Artists of all kinds and areas depend on their tools. Artists consider their tools as an extension of themselves. It is through the use of these items that art is created. For a musician, it is the instrument, for the sculptor, the clay, for the painter, the brush, and for the sketch artist, the pencil.
A pencil is a tool used in drawing to make lines of different thicknesses or darkness. It consists of a narrow, typically wooden shaft with an encased graphite core. The size of the core indicates the hardness and darkness of the lead and has historically been referred to by letters: HB corresponds roughly to a traditional “number two” pencil, while 2H would be softer, lighter, and darker than HB.
What type of pencil a particular artist uses truly depends on their preference. For beginners, it can seem like a foreign language. There are a lot of things to consider when selecting a pencil for drawing. Here are 4 of the main points.
4 Things To Consider
Choosing the right type of pencil for drawing is a more involved process than many would even consider. When choosing you have to look at things like the make, material, and purpose. You should be thorough in your search for quality drawing pencils. In the beginning, you may be satisfied with the drawing pencil kits. However, as your skills develop, you’ll soon come to develop preferences for certain pencils.
It should be noted that you do not have to use a brand’s entire line of pencils unless you want to. You can mix and match your brands to find the ones you like best.
Read all information given by manufacturers including color codes since these can also be misleading. In addition, look closely at reviews, as there are many “rebranding” products that don’t tell the whole story. If you have questions about anything, ask someone who knows about drawing materials. I know this sounds like a lot of advice but it is worth doing to ensure you select the best pencil for your needs and budget.
1. Grading Systems
In order for all types of pencils to work on all types of paper, manufacturers have developed grading systems for differentiating between hardnesses. The most common grading scale uses a numbering system from one (the softest) through nine (the hardest). It should also be noted that neither hardness nor are sizes concrete concepts. There is a great deal of overlap in sizes and what one individual considers “soft” or “hard” may be considerably different from someone else. That being said, it is always best to choose a pencil that corresponds to the hardness of the paper you are working on.
2. Type Of Lines
The type of lines you want to create is a point of consideration for the pencils you will need to accomplish them. For instance, if you have soft paper and want darker lines, go with a harder pencil (one with more lead). If you want lighter lines but still need good erasure ability because of your line quality or pressure control issues, a softer pencil would also be ideal. This is something that you will learn with practice and getting to know and develop your drawing style.
To add even further complexity, there are other classes of graphite which include waxes, pastels, and charcoal which behave differently from each other yet all share some commonalities with regular pencils. When working on a very hard surface, for example, it is best to use a harder lead than you otherwise would prefer due to the fact that waxes and pastels tend to break more easily as they wear down. All of this will contribute to the Ed result of your lines.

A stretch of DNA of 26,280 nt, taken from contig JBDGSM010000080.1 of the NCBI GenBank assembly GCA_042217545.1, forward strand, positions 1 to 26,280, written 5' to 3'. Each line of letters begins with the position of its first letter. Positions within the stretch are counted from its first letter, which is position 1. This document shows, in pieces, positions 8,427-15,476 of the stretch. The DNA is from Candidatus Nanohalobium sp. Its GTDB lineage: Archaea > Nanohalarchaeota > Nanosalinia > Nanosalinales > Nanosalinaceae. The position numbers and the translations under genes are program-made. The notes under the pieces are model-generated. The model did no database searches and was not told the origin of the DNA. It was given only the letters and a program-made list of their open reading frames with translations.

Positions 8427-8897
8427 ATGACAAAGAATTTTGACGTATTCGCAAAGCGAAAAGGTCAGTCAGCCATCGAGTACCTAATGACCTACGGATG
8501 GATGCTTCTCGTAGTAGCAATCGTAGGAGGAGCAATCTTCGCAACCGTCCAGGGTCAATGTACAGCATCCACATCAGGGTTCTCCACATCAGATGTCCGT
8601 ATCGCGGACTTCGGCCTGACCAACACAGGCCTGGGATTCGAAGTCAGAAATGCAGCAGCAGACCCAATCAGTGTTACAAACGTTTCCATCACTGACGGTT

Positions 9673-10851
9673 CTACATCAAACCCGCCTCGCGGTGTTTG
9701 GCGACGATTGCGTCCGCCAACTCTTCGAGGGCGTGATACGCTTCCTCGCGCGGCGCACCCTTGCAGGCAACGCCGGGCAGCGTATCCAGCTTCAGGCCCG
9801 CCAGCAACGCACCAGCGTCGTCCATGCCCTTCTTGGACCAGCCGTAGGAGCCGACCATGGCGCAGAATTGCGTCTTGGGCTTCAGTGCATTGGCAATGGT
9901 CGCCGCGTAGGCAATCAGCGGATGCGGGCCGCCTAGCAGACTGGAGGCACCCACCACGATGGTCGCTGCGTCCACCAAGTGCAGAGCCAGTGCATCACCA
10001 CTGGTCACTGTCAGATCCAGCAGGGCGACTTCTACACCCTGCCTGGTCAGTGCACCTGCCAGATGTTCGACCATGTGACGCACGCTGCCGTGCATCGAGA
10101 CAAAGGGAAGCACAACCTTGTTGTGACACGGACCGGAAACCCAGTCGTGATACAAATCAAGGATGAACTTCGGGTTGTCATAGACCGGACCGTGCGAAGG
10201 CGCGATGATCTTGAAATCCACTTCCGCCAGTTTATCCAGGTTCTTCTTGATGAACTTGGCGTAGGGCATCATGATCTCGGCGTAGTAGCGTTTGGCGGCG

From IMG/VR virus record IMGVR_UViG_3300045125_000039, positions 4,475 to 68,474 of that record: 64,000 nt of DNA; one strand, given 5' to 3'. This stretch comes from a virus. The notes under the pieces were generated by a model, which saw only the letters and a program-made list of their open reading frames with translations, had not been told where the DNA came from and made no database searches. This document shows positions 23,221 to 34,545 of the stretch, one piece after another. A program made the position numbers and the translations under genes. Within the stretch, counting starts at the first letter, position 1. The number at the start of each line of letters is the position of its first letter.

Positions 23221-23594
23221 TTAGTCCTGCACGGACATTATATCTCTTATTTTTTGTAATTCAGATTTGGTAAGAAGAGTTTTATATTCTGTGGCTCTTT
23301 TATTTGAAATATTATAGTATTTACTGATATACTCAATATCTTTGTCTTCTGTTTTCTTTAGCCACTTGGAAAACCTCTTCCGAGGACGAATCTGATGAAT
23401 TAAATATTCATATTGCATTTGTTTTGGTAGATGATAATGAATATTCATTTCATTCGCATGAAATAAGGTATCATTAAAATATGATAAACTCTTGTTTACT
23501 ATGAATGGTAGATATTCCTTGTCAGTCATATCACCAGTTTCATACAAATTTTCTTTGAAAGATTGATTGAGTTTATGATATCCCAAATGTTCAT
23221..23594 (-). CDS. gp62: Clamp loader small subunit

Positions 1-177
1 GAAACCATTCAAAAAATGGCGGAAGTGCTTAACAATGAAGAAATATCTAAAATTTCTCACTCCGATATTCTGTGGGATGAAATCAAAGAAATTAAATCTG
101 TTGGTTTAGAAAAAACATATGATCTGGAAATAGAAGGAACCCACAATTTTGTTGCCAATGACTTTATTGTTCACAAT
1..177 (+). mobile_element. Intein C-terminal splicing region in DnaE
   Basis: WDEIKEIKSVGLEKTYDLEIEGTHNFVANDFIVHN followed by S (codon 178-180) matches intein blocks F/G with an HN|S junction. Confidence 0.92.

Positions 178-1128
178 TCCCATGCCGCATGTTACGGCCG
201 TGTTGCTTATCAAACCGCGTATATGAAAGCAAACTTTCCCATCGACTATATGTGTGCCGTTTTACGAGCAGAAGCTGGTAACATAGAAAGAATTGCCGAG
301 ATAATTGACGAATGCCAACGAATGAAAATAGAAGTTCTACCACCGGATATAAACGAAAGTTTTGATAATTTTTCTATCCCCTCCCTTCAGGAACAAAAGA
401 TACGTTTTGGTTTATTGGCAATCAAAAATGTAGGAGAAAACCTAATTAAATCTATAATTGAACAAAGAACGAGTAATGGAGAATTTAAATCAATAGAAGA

3. The Type of Drawing
As you can see, there are many factors important in choosing a pencil, so before laying out your cash it is wise to consider what type of drawing you will be doing with it. If you’re doing something that is light and quick you’ll need a different pencil than if you are doing something with deeper darker lines. The emotion you want to get out of the piece will also depend on the type of pencil you use and how you use it. Also, consider if you want an eraser or not (if yes then choose a mechanical pencil) as well as the hardness of the pencil which affects performance on different media.
Availability will also play a big role in your decision. You may not have certain types or quality drawing pencils available to you. This should be something you consider in your final decision. If you are a beginner or even an experienced drawer, it’s recommended to try out a variety of pencils and see which ones you like best. You will not have to limit yourself to only one type of pencil since there are many types with different levels of hardness, darkness, and odor (and the different properties that come from those). When you have settled on your favorites, it might be worth investing in some higher-quality pencils as they tend to last longer.
In this way, drawing is very much like cooking or baking—there are so many ways you can use materials for similar ends but each combination produces something slightly different. If you want to make sweetbreads, then choose white flour; if dark pastries better suit your taste, then whole wheat would be more appropriate. Why not add some honey to the mix for a different flavor? Similarly, withdrawing, an artist can use many drawing materials in many ways, but each property (hardness, darkness, and graphite class) has an impact on how you will use it.
If possible get out and try pens at a local art supply store since samples are often free. Also, don’t forget pencils can be used in both multi-media and multi-purpose projects (such as blending in with watercolor) so an expensive one isn’t necessary unless you do nothing but draw consistently (then I would recommend something softer than HB). Happy Drawing!